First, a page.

Wimbledon started this week, and for the first time in a really long time, a British tennis player has a shot at winning the whole shebang. If Scotland’s Andy Murray takes the title, he’ll be the first Brit to do so since Fred Perry in 1936. Well, that’s what sports commentators would have you believe.
I started watching The Championships on television when I was 13, and after some time, I noticed something curious: there was hardly any mention of the real last British Wimbledon singles champion, Virginia Wade.
Wade won the Wimbledon women’s singles championship in 1977, and she is, to this day, the last British person to win a major singles title. In her career, she won two other major singles titles (the US Open and Australian Open), four major doubles titles, and was a runner-up in six other major doubles tournaments. That’s nowhere near the top of the list – Steffi Graf has 22, the most since professionals were allowed to play in the big championships – but it’s absolutely nothing to sneeze at. It was enough to get her inducted into the International Tennis Hall of Fame.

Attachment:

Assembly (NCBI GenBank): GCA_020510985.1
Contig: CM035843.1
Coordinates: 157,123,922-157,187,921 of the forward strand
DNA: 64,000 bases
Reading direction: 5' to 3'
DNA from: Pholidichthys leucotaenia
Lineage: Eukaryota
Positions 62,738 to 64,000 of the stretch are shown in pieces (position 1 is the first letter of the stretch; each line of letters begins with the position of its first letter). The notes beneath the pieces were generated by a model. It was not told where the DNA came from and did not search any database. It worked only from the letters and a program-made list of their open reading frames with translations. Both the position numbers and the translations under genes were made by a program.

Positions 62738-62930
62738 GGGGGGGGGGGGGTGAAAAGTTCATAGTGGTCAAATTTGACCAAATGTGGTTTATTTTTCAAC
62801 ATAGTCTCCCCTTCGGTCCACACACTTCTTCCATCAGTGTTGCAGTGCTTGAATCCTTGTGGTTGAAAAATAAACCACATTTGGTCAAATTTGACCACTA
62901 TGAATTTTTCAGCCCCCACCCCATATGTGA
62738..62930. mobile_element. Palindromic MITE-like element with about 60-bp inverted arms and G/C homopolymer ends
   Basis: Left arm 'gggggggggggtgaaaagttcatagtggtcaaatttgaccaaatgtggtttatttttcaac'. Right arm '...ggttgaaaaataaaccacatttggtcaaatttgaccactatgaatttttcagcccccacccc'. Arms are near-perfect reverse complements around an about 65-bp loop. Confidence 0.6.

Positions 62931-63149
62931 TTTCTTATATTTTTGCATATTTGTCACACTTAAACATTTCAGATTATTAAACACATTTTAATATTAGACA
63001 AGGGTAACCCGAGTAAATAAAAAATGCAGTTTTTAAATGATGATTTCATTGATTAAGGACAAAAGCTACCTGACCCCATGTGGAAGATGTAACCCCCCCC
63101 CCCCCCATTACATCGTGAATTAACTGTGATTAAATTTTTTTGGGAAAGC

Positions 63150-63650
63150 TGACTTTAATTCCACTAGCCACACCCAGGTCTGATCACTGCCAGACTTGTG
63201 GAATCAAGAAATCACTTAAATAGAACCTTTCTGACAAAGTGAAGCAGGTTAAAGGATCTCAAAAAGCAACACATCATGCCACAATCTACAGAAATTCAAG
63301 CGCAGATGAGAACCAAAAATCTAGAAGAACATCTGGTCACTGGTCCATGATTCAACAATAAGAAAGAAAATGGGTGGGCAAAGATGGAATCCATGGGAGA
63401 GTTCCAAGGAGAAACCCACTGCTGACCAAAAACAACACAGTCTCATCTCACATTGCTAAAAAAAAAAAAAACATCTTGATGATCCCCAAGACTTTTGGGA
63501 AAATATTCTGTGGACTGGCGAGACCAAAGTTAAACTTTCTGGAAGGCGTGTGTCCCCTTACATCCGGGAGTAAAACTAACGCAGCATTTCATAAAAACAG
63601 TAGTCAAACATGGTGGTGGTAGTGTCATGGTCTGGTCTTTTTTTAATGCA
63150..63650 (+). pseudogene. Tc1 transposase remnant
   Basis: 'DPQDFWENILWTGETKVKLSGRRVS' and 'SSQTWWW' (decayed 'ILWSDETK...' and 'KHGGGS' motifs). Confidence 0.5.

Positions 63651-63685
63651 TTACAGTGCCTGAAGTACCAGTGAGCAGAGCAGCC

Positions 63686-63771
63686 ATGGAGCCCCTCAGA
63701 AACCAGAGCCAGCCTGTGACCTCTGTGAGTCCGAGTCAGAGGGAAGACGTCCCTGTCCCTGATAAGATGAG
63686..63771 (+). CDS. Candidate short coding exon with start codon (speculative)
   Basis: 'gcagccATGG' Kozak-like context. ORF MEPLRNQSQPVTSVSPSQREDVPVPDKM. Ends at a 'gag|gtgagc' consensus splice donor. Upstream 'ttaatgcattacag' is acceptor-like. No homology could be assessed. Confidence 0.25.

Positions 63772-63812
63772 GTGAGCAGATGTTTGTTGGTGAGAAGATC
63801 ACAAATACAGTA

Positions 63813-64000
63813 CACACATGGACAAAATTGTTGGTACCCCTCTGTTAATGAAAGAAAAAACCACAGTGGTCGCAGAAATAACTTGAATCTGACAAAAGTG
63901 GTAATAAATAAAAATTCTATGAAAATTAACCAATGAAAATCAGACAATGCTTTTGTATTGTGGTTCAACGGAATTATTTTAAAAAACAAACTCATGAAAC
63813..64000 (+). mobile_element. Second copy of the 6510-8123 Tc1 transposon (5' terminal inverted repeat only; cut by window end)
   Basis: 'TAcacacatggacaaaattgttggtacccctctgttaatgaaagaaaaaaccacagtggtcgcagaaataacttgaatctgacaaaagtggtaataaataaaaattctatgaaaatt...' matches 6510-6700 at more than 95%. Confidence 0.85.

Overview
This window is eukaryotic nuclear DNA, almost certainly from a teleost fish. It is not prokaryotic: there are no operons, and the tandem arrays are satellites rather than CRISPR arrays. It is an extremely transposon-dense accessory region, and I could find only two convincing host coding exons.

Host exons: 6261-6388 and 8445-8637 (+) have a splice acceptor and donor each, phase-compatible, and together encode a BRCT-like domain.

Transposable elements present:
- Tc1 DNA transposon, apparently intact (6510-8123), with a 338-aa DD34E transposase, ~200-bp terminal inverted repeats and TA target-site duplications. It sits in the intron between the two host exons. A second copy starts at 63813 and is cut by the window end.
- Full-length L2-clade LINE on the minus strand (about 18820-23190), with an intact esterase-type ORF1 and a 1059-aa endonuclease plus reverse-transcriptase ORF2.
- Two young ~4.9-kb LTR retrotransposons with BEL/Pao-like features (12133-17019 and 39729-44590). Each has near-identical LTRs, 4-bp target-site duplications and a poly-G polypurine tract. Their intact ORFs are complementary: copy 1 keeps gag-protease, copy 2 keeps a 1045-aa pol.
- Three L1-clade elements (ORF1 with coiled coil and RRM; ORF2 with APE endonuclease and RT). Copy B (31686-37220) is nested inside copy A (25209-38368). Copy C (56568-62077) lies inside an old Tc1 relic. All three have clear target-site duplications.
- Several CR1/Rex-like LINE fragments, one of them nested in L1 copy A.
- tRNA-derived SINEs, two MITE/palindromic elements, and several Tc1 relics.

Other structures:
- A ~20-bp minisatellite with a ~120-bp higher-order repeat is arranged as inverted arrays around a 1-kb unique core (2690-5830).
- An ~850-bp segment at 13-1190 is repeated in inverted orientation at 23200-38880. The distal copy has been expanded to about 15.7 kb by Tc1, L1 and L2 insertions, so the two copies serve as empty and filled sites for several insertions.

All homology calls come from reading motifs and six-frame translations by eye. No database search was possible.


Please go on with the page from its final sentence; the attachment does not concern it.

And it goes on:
I guess I shouldn’t be so surprised that Wade only gets a fraction of the Perry love. It wasn’t even until 2007 that men and women received equal prize money. Oof.
Wade retired in 1986, when I was three years old. I like to think that women have come a long way since then, but, sadly, women athletes often get short shrift.
But there is no reason not to give Virgina Wade her due. She carries the torch of British tennis, at least until someone else takes it up. We’d do well to remember that.
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